By Norman Midgette
We are living in an age of amazing claims. Some have been kidnapped by beings from another planet and whisked away in a UFO, or so they claim. Some claim their spirit left their body in death, drifted around the ceiling of the operating room, and then re-entered their body and they lived again. Some claim to have spoken directly to God and Christ or to have seen Mary or an angel from heaven. Some claim they were at the point of death and were miraculously healed or had some dread disease and upon attending the services of a faith healer were completely cured.
Claims are a dime a dozen but proofs are another matter. Furthermore, there are some things people claim that you have no way to “disprove.” Let none of these things bother you. Just keep your eye on what really matters and here it is.
So you talked with an angel or saw Jesus Christ! Is that going to change the demands of the gospel or prove you are a Christian? Cornelius had a vision and saw an angel but he was far from being a saved man (Acts 10:4; 11:14). While Saul was still persecuting the church he “saw” Christ and “heard a voice from his mouth” (Acts 22:14). At this time in his life Paul later said he was the “chief’ of sinners (1 Tim. 1 :15).
Now suppose you really believed you were healed miraculously by being touched by a “faith healer.” Is that going to change one command of Christ? Let us suppose you have been taught, and you believe, you were saved by faith only. Is the fact you think you were healed with or without a faith healer going to change the command of Christ to “repent and be baptized for remission of sins” (Acts 2:38)? Is anything that you do in this life or that happens to you in this life going to change one word in the Bible? When you look in the Bible at people that really were healed, that healing had nothing to do with whether they were in the family of God or saved. Take as examples Naaman (2 Kings 5:8-14) or Jeroboam (1 Kings 13:1-6). Naaman was a Gen-tile and Jeroboam a renegade Jew filled with wickedness. They were both healed, one of leprosy and the other of a withered hand. Neither these cases nor any in the New Testament made anyone closer to God nor proved they had his fellowship.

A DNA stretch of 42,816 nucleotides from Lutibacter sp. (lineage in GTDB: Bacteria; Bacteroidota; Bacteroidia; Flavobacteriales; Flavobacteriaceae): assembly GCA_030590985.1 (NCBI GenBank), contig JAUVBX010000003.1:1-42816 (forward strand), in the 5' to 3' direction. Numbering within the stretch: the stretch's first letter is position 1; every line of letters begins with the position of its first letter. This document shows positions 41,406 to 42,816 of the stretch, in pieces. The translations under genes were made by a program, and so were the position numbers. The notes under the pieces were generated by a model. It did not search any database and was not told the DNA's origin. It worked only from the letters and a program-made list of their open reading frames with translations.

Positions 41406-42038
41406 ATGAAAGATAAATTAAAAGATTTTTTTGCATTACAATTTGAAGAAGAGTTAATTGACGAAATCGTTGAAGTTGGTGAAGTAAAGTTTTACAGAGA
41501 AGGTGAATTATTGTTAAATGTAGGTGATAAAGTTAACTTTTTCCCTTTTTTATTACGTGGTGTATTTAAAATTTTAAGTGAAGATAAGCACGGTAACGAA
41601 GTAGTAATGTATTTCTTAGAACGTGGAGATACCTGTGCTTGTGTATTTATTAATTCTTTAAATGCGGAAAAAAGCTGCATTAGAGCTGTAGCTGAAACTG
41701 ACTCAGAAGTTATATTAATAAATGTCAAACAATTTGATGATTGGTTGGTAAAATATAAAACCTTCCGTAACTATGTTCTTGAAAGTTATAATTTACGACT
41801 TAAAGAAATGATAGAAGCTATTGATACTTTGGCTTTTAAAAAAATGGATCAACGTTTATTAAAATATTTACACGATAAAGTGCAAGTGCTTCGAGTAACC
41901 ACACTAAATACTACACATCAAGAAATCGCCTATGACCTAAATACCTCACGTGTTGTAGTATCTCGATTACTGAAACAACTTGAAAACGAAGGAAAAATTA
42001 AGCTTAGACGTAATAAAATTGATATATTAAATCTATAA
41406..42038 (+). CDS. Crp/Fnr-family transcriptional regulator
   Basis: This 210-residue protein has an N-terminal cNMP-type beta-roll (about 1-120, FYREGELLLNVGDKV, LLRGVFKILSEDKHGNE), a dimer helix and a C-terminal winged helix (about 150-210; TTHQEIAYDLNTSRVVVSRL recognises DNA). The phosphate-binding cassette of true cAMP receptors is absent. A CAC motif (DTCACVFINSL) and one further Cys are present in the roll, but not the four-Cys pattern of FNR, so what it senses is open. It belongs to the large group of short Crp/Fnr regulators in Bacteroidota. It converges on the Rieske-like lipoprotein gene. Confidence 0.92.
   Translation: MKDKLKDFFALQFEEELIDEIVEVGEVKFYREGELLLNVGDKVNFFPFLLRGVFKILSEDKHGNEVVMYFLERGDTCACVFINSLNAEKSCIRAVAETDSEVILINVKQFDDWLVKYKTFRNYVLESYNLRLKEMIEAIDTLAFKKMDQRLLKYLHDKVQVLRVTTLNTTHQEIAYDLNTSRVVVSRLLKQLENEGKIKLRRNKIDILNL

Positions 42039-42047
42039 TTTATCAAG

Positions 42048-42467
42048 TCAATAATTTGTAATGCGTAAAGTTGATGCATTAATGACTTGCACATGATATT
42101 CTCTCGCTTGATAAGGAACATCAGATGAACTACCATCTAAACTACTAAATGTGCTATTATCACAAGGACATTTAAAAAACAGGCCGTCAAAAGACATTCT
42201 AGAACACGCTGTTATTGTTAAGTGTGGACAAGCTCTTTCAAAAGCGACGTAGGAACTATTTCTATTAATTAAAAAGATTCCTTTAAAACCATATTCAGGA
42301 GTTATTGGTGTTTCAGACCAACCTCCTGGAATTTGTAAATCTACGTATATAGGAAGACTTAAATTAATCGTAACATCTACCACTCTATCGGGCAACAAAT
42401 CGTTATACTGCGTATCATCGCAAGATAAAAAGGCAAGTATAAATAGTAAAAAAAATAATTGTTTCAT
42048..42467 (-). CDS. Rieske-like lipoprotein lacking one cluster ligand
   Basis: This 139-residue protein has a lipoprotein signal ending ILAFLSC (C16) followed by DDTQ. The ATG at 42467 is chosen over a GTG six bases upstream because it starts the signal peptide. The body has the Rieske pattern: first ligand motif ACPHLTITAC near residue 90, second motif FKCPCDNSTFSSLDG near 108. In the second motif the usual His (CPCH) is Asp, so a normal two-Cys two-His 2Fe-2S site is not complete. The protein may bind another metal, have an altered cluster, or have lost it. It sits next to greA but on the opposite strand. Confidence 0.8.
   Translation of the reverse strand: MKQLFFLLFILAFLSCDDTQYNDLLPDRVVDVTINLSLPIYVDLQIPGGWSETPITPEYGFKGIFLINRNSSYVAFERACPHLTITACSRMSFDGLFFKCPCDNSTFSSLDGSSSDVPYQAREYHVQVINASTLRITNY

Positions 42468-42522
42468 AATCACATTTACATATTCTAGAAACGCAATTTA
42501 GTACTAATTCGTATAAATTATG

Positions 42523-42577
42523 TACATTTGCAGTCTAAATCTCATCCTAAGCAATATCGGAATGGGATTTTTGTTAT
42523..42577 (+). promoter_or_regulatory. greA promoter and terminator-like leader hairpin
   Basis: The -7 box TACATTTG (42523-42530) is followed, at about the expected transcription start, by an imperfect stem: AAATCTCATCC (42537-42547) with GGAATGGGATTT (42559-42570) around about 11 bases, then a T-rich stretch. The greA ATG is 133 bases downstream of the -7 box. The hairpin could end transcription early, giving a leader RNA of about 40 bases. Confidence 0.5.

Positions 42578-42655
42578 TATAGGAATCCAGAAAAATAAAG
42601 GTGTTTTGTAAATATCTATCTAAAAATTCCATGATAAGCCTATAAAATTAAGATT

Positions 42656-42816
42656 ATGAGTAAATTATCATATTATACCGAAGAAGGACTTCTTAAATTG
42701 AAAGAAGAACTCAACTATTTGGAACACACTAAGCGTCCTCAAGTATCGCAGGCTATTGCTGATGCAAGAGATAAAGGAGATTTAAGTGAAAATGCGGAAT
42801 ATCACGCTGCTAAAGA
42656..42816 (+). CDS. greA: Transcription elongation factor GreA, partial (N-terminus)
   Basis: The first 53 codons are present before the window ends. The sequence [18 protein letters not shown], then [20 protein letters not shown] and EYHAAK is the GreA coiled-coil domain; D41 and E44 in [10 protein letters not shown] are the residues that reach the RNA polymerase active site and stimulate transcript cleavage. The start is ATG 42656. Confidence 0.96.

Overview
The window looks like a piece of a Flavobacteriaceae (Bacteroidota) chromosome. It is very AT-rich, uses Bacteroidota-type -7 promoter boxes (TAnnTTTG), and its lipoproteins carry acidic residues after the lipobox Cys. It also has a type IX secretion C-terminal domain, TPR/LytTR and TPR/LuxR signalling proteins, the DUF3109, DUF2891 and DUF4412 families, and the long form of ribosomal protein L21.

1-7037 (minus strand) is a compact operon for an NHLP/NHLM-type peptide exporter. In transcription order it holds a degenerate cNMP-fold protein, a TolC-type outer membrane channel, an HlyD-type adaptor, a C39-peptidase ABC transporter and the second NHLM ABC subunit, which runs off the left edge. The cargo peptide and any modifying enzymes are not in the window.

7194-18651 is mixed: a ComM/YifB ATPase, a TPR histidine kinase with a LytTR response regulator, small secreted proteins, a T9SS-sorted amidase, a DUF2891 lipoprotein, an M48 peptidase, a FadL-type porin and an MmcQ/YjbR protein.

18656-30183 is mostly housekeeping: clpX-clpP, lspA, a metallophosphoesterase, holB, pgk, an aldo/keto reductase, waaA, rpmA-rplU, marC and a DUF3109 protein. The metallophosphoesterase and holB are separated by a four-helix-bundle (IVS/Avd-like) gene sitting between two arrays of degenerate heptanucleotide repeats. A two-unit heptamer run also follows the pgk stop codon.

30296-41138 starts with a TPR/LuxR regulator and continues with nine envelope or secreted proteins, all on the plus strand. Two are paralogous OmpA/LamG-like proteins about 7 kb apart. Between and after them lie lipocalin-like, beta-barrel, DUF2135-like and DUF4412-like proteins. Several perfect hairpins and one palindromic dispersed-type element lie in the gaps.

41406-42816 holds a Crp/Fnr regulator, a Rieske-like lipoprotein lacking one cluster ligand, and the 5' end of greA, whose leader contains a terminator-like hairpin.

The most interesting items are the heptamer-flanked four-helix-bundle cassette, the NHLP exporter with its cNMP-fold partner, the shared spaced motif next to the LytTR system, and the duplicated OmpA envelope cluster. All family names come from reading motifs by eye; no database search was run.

No matter what you claim you have seen or has happened to you nothing effects what God said you must do to be saved. If you believe you had a barbecue feast with a thousand angels or played handball with Moses, you would still have to repent and be baptized to be saved (Mark 16:15, 16). You would then need to live a faithful life, according to the gospel, to go to heaven (Phil. 1:27; Rev. 2:10).
Interestingly, it is usually those people who are not following the Bible who try to give credence to their spiritual lives by these claims of external experiences. Your concern should not be about seeing angels but about obeying the gospel because that is the only thing that can save you and give you fellowship with God (Rom. 1:16).
Guardian of Truth XLI: 6 p. 13
March 20, 1997